INTERNSHIPS: Teresa Bennett, director of the IUPUI Solution Center, will convene a panel exploring how student internships in nonprofits impact both the students and the organizations who host them. The panel includes:

  • Janet Boston, executive director of Indiana INTERNnet (moderator)
  • Michael Butler, associate program director, Coalition for Homelessness Intervention and Prevention
  • Laura Littlepage, clinical lecturer, School of Public and Environmental Affairs, IUPU and senior policy
  • analyst, Public Policy Institute
  • Nancy Stark, director of school and youth programs, Conner Prairie Interactive History Park
  • Markie Rexroat, Master of Public Affairs candidate, School of Public and Environmental Affairs, IUPUI
  • Isaac Arthur and Cody Fague, CODO Design Inc., Indianapolis
  • Rosemary Arnold, Conner Prairie intern, graduate student in the Department of Museum Studies, IUPUI

SERVICE LEARNING: IU East Vice Chancellor Larry Richards will convene a panel discussing how experiential learning contributes to student success and the development of an engaged citizenry. The panel will include:

  • Bob Bringle, Chancellor's Professor of Psychology and Philanthropic Studies, executive director of the Center for Service and Learning at IUPUI (moderator)
  • Maggie Stevens, executive director, Indiana Campus Compact
  • Ed De La Paz, AmeriCorps service-learning member, IU East; social media consultant, Starr-Gennett Foundation
  • Megan Oldham, education site coordinator at Jeffers Unit, Boys & Girls Clubs of Wayne County
  • Stacey Steele, director of education, Boys & Girls Clubs of Wayne County
  • Frances Yates, library director, IU East and Campus Compact faculty representative.

JOB PLACEMENT: IU South Bend Chancellor Mae Reck will convene a panel exploring best practices for job placement and career development. The panel will include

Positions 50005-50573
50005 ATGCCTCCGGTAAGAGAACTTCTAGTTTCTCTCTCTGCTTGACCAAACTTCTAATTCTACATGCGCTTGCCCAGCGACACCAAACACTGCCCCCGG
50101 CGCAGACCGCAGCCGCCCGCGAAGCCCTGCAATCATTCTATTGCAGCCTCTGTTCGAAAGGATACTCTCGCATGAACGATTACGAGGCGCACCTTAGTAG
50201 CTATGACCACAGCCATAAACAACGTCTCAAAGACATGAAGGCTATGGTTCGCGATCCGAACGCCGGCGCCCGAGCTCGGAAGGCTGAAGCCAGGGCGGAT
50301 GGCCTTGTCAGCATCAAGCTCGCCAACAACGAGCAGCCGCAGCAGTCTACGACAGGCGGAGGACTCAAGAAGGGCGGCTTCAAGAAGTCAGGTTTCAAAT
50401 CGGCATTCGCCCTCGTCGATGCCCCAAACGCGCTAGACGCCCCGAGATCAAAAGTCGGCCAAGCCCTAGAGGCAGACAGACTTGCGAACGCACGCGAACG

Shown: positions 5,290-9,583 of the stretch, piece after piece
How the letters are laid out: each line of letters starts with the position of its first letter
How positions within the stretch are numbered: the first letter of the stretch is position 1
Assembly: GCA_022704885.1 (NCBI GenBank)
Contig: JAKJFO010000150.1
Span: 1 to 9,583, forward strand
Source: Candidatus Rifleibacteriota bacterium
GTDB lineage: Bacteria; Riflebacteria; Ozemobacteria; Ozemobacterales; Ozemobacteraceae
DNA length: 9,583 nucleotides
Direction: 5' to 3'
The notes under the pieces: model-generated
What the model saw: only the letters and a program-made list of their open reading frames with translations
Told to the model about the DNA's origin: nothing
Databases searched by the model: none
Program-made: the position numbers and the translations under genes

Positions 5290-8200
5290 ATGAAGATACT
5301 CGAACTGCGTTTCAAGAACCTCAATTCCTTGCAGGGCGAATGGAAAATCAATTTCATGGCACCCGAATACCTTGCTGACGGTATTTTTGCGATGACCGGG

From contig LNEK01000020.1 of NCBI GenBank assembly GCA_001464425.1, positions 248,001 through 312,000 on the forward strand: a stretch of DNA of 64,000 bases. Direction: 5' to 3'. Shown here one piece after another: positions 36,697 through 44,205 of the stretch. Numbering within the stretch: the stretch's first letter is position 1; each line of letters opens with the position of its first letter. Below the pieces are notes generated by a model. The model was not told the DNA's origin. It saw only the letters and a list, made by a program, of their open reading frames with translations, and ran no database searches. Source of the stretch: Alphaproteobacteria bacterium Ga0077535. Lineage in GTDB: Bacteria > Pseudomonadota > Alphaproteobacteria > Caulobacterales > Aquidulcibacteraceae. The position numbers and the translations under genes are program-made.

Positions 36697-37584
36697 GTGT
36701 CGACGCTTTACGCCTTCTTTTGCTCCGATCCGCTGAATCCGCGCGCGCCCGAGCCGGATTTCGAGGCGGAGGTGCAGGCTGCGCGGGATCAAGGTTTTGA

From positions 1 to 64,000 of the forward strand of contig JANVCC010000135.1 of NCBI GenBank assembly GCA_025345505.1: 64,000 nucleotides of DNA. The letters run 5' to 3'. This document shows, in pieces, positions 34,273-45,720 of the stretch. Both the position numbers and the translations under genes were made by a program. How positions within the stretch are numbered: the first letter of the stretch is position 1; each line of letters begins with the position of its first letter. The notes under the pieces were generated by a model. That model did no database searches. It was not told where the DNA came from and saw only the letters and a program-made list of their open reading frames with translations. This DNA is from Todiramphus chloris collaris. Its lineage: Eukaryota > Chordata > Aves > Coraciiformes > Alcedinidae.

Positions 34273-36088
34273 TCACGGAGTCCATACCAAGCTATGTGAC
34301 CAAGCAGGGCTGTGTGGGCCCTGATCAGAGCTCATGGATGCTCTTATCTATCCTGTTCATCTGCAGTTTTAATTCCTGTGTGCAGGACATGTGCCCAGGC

• JT. Forbes, executive director of the Indiana University Alumni Association (moderator)
  • Charles Ball, director of the Lilly Center for Discernment and Preparation at Holy Cross College
  • Mike Sanders, director of the Purdue University College of Technology, South Bend
  • Phil D'Amico, director of business growth, Chamber of Commerce of St. Joseph County.

Session Two (2:45-3:45 p.m. e.s.t.) will provide the following concurrent discussions:

ENTREPRENEURSHIP: IU Bloomington Vice Provost for Faculty and Academic Affairs Tom Gieryn will convene a panel exploring entrepreneurship not only as business creation, but as an essential skill set that extends into the realm of social entrepreneurship and innovative assessments. The panel will include:

  • Kathleen Robbins, director of the Undergraduate Program, Kelley School of Business, IU (moderator)
  • Leslie Lenkowsky, clinical professor of public affairs and philanthropic studies, School of Public and Environmental Affairs, Indiana University;
  • Nathalie Duval-Couetil, director, Certificate in Entrepreneurship and Innovation Program; associate director, Burton Morgan Center for Entrepreneurship Liaison, Purdue Center for Regional Development, Purdue University Discovery Park
  • Peter Thoresen, interim coordinator, Project Jumpstart.

COMMUNITY PARTNERSHIPS: IU Northwest Chancellor William Lowe will convene a panel discussing the components of successful campus-community collaboration. The panel will include:

  • Ellen Szarleta, associate professor at IU Northwest in the Division of Public and Environmental Affairs (moderator)
  • Erin Argyilan, department chair and associate professor, Department of Geosciences; director, Great Lakes Innovative Stewardship Through Education Networks (GLISTEN), IU Northwest
  • Peter Avis, assistant professor, biology; director, Northwest Indiana Restoration Monitoring Inventory Project, IU Northwest
  • Jennifer Birchfield, water program director for Save the Dunes Conservation Fund
  • Paul Quinlan, stewardship director, Shirley Heinze Land Trust.

GRASSROOTS ECONOMIC DEVELOPMENT: IU Southeast Chancellor Sandra Paterson-Randles will convene a panel addressing best practices for successful mentoring, professional development for business leaders, and entrepreneurship programs. The panel will include:

  • Larry Mand, vice chancellor emeritus and professor emeritus, IU Southeast (moderator)
  • Blayr Barnard, regional director, Southeast Indiana Small Business Development Center
  • Uric Dufrene, Sanders Chair in Business, IU Southeast
  • James Williams, equity director, Middleton Reutlinger.